Guest Column by Duke

I apologize for not keeping this blog up to date; I’ve been suffering from Bloggers Block. I have asked my Golden Retriever/Lab mix Duke to write today’s column. He doesn’t have much writing experience, but he is a keen observer of human behavior, and I suspect that when I’m at work he goes on line and chats with other neglected house pets around the world. He is always eager to please me, so I know he’ll come up with something good for the blog….

Human Behavior

as observed and chronicled by Hrrhahhgggrhhah (known by humans as “Duke”)

  1. My primary human thinks that I am always eager to please him. This is not true. I am always eager to go outside and smell things. I can’t work the doorknob, so I have to keep him happy to be let out.
  2. Human peeing is perhaps the most mysterious of their behaviors. They pee in a white container and the pee is taken away and replaced by drinking water. Nobody knows why they get rid of perfectly good pee, which could be used to identify their yards. Instead, they hire us to pee on their property. Without our help, one would only have vague and unreliable visual clues as to where each human and dog family lived.
  3. Humans constantly make noise. They talk almost continuously, but they get very upset when dogs say anything at all. They are the only ones allowed to talk.
  4. Humans are completely blind to smells. They can walk right by deer poop without even slowing down. They don’t even seem to smell each others’ moods.
  5. Humans almost always seem to have somewhere to go or some meaningless activity to engage in.
  6. A good time to hang out with humans is when they are staring at bright boxes. They are almost inert during these times.
  7. Humans have almost no fur, which makes grooming them nearly impossible. You should be able to clean their noses, ears and eyes, however, if you can get your tongue in place before they jump back.
  8. Waking humans up in the morning should be done very carefully. For best results, I recommend licking their elbow and panting. If that doesn’t work, shake your head if you have a collar with jingly things that make noise. Pace around, pant louder, and lie down next to them making a disgruntled sighing sound. Then start the whole routine over again until they get up.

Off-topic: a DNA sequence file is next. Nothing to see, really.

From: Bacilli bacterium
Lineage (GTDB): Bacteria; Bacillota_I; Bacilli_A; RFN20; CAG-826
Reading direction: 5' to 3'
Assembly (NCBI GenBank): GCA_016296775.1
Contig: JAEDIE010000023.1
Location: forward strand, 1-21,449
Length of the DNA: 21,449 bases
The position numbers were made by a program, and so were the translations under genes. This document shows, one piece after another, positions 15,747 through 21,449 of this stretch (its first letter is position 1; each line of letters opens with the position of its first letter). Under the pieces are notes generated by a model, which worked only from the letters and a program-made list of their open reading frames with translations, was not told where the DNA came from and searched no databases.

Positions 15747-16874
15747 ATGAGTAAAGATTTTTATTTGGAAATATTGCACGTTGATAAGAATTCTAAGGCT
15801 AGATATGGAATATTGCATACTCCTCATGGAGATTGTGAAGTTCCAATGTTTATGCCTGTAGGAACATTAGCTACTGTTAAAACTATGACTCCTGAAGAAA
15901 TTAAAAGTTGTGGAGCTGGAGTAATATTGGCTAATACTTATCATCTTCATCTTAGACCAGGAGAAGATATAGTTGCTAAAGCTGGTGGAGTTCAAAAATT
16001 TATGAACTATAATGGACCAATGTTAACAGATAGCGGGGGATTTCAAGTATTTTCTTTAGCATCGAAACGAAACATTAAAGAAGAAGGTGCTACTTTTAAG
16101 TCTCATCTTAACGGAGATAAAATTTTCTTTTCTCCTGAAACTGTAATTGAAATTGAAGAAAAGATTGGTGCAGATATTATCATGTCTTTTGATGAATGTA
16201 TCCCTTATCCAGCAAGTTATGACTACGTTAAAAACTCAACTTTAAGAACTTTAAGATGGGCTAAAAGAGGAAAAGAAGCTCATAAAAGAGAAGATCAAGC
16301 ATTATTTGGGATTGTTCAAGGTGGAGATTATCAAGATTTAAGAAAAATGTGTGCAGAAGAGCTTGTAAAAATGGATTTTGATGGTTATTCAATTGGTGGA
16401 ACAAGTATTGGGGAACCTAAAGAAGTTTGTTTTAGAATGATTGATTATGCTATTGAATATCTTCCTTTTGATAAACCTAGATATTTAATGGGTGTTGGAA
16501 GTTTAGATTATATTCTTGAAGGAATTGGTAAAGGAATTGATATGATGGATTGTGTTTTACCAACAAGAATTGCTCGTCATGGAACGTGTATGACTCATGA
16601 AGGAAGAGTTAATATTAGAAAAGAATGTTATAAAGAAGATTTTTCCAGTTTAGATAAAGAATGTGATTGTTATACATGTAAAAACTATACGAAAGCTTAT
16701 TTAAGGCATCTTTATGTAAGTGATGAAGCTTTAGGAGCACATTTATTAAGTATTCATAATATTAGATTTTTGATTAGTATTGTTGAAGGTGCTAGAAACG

9. Humans believe that their pets think that they are human. This is a sign of monumental egoism. You can use this to your advantage. Look at them like you want something, even when you don’t, and they will try to figure out what you want based on what they would want. They will try treats, love, and other good things. You never know what they’ll try to keep you happy, but it’s fun to watch them struggle.
  10. When they blog, they like to make their lists have 10 items. In tribute to humans, I end this list with a 10th item.

See you on line! Remember, they will always come home to feed you!


Click on this daisy for some observations by a human about dogs & other matters:


3 Responses to Guest Column by Duke

  1. Daisy says:

    Dear Duke,

    My name is “Daisy” and I think we are related because my human and your human are cousins. Everything you said is so true! aarrrfff!!!! aarrrrfffff!!! aaarrrrffff!!! One baffling thing that happens here is that these people need me to take them for a walk every day. It’s ridiculous. They don’t go for a walk unless I am with them, and they need me to show them the way, every time!!! They are so afraid of getting lost, they tie themselves to me! I could sniff my way home from miles away, but they cannot even find their way back home on the same street. Are your people that inept, too? Well, I just thought I would write and introduce myself and tell you I liked your blog. How is the food where you live, by the way?


  2. Seedy Petey says:

    Duke! I had no idea that along with being a gentle soul, you were also keenly observing and patiently tolerating us humans…
    See you soon.


  3. […] in the dark of night? It’s the first time I’ve ever seen it. I was out walking my dog (an occasional contributor to this blog) when I noticed the display. I dragged him about half a mile, running to tell my family so they […]


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